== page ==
The cryptocurrency environment is growing fast, and there are some precautionary steps newcomers need to learn. When entering the Bitcoin realm: If you don’t own your private keys, you don’t own your coins. A private key is a secret number that allows you to claim ownership over an amount of bitcoins, which enables you to send, receive and save them. Owning your private keys means that, at any time, you can import a wallet of your choice or keep your stash offline. Buying coins on an exchange with no access to your private keys can mean that those bitcoins can vanish at any moment, and you will not be able to retrieve them.
There are other measures users can do to help protect their assets in regards to online ties to their Bitcoin. One critical aspect to owning cryptocurrency is the use of two-factor authentication. A lot of the online exchanges, brokerages and wallet services offer an Authy-style of service within their architectures. Most accounts are sometimes tethered to your email address if you choose to connect this way.
If you are utilizing a Bitcoin service that uses your email as a form of verification, that email account should also be secured with two-factor authentication. If you are going to lock the front door, it would also make sense to secure the back door to your house too. A hacker gaining access to an email tied to Bitcoin assets could enable a malicious attack on your funds and compromise certain accounts. If an attacker can reset your securities by simple email verification, then setting up Authy on your email is a safer solution. Also, you can take it a step further by deleting all information about bitcoin from your inbox such as .JSN files and incoming updates from crypto-services. If you take this route, though, be sure to save your files in another secure location.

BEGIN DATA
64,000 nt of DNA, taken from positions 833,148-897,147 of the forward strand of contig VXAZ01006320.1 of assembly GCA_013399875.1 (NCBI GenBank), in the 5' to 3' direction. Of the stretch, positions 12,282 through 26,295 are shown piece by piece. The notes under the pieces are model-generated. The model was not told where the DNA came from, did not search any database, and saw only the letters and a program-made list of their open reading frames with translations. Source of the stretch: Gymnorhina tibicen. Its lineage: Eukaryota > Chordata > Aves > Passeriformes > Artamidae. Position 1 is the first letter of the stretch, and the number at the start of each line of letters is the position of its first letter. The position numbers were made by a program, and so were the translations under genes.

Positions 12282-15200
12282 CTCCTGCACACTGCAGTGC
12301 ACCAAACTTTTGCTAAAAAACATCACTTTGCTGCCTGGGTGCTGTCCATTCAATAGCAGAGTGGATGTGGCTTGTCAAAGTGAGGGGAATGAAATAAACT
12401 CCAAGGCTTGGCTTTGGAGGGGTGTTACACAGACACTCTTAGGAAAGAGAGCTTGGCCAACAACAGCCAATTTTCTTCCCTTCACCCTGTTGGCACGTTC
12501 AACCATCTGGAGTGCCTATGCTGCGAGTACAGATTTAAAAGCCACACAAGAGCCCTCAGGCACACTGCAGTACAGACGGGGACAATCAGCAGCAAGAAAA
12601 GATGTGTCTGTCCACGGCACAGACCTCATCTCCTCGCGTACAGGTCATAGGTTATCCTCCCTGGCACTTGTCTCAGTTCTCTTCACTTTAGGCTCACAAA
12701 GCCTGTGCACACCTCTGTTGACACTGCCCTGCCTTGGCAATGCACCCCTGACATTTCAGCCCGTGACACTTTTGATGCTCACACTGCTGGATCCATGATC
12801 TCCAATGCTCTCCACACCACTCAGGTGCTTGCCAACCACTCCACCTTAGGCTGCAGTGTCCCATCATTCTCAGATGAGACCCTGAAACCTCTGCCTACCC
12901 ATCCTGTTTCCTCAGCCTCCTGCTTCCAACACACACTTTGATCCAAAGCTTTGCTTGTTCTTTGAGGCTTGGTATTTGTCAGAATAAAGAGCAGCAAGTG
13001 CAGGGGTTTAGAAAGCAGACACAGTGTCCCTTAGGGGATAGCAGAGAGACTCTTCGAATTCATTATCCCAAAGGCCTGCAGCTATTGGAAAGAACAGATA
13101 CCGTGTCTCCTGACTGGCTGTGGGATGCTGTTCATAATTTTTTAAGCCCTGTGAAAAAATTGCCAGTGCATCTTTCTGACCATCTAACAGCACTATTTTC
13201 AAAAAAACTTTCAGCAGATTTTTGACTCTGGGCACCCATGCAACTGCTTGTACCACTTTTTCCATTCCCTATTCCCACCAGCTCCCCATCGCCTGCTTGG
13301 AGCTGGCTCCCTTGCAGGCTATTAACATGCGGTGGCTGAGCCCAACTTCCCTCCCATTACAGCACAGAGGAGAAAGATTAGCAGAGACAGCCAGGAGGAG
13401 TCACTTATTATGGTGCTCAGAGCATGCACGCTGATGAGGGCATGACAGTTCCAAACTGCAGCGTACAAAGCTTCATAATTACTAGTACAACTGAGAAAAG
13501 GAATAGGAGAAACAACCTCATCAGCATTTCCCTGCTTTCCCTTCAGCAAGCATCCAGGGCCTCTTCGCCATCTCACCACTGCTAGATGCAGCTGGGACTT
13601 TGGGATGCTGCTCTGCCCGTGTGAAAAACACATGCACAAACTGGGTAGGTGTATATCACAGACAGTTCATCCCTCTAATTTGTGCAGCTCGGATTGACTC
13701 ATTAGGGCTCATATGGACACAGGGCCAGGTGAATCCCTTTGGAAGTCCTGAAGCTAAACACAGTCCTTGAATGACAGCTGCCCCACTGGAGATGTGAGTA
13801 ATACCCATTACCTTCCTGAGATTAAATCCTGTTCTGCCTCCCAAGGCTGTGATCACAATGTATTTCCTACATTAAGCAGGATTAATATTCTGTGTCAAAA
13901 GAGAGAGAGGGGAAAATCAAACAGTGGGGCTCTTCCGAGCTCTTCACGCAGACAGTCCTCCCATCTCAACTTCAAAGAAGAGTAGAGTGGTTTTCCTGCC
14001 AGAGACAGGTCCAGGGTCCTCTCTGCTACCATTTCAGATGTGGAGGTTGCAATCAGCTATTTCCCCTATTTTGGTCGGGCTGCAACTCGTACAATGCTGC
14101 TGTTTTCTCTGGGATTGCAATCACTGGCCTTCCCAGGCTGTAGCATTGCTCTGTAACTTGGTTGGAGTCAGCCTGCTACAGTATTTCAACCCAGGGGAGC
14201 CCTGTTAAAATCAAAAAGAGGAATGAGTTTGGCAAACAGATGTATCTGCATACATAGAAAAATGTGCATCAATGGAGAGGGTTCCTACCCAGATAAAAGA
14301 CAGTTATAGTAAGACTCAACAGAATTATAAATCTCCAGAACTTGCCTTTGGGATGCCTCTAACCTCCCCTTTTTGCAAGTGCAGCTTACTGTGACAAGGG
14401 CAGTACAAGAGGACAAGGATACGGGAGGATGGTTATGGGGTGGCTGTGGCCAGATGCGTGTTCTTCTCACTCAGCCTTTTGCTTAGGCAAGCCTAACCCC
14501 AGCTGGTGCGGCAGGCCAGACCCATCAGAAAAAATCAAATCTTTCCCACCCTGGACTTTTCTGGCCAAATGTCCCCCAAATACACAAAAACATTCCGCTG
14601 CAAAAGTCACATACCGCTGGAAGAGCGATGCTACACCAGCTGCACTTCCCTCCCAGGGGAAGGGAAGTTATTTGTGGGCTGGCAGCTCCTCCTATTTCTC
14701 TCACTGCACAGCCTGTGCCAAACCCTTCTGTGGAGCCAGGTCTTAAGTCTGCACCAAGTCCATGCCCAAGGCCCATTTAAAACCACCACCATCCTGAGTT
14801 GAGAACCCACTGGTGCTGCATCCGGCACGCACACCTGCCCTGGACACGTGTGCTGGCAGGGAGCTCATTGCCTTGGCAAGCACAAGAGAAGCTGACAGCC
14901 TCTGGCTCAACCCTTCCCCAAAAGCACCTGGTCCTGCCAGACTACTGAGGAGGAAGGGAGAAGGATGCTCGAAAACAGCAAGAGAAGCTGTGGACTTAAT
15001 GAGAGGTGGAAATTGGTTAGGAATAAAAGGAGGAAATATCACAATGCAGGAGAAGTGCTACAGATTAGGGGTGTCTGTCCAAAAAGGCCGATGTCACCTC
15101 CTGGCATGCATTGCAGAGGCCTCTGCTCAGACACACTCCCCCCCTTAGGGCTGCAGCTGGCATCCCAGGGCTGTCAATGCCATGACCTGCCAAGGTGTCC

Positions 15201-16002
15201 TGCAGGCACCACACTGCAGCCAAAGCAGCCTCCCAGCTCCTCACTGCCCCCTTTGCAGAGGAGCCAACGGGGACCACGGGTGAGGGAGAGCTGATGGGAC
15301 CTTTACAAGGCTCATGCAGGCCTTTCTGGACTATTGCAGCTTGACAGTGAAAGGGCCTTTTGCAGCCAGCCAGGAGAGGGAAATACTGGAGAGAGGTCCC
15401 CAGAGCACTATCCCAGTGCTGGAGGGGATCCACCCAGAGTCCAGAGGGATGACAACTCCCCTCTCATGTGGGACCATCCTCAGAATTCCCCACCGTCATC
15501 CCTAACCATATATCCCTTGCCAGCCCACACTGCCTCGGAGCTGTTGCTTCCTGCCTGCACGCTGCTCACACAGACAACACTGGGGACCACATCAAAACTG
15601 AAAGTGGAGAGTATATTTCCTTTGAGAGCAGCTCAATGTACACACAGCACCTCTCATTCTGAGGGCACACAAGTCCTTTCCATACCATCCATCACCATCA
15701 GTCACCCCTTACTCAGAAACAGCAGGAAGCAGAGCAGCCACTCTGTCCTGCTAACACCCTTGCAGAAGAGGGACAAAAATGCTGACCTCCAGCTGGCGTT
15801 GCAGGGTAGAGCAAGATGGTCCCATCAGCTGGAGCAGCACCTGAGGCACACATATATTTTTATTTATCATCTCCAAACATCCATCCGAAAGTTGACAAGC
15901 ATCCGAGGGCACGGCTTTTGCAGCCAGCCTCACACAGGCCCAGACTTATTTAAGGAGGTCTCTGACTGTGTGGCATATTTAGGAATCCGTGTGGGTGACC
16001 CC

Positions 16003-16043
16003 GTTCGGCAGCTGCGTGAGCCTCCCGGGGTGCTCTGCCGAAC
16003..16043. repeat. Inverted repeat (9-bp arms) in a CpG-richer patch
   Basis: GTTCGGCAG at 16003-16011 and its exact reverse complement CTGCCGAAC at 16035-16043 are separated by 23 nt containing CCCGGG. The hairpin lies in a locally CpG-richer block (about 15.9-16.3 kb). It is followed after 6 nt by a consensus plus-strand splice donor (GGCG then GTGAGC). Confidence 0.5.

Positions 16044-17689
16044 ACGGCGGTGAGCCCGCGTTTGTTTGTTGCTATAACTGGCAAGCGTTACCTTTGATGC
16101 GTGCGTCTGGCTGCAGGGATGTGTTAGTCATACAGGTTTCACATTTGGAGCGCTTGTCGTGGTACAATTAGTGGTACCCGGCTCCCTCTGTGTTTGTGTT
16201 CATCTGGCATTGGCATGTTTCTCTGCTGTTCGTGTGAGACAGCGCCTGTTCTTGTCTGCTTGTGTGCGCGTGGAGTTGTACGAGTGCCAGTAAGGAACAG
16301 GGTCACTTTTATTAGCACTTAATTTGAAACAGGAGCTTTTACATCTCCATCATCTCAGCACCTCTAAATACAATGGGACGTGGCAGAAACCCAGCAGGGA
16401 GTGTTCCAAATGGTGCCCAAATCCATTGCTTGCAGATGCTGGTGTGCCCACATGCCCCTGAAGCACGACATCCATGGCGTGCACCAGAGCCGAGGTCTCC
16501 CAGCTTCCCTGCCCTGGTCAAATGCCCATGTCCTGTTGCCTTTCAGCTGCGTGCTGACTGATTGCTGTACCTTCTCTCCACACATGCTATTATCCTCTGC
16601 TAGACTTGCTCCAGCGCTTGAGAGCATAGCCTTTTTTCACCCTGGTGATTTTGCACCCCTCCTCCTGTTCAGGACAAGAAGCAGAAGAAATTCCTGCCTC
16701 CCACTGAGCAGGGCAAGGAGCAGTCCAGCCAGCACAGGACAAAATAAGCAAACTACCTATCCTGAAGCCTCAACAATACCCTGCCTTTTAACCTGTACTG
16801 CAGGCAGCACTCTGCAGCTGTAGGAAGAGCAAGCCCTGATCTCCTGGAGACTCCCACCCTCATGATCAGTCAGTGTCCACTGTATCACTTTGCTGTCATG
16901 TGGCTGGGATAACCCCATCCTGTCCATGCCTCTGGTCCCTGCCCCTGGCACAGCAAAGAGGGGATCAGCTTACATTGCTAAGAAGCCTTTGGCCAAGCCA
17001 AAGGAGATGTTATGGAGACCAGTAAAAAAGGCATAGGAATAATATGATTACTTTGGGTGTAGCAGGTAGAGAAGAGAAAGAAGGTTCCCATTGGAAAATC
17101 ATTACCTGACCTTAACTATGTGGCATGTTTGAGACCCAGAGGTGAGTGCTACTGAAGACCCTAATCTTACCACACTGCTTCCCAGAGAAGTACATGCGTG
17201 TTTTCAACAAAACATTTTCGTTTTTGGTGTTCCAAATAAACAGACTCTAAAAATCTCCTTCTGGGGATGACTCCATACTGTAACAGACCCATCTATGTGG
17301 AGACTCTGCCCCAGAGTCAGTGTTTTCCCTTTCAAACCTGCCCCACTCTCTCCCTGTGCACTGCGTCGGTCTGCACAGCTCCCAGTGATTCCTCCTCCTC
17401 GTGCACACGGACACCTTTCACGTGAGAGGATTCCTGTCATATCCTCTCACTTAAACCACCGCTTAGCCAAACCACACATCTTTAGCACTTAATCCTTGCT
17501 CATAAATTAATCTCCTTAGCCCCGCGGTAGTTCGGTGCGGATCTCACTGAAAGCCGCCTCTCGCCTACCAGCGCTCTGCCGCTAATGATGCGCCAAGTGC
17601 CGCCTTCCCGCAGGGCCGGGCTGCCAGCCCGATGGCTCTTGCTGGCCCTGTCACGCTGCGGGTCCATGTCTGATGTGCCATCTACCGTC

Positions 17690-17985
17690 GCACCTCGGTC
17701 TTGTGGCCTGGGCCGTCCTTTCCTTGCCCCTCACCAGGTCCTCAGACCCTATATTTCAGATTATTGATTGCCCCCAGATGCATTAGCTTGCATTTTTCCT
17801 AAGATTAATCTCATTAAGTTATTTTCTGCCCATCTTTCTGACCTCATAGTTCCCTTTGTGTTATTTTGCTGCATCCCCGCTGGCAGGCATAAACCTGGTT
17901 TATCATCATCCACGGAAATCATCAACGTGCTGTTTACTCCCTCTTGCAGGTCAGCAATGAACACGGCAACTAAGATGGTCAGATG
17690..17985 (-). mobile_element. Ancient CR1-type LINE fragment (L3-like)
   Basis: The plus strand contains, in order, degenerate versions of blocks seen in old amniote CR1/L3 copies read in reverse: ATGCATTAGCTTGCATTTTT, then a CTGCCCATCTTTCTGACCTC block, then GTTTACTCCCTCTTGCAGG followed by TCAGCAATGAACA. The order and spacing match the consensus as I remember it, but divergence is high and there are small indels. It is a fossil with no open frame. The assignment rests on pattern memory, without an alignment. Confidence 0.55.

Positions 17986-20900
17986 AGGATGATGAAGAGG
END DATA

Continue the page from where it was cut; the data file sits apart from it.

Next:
The digital revolution is a fantastic time in history, but many steps can be forgotten along the path of progression. This can lead to mistakes made by both users and services who don’t educate themselves and each other on the basics of this technology.
We seem to be at a tipping point where adoption is regularly increasing, and we need to keep up with the newcomers. People who are just entering the space want to learn about simple forms of Bitcoin use, not reputations systems, smart contracts and settlement advances on Nasdaq. Bitcoin has done well this year; it has performed well at being a reliable, stable currency without much volatility throughout most of 2015. The virtual currency is rallying upwards in price as we speak, and the environment has grown quite a bit. This is the time to teach safety and precautionary methods to users just getting to know cryptocurrency. Education in the realm of 1.0 crypto-use cases still needs to be at the forefront of our minds.
Do you think we should still cover the basics? Let us know in the comments below.
Images courtesy of Pixbay, and Redmemes .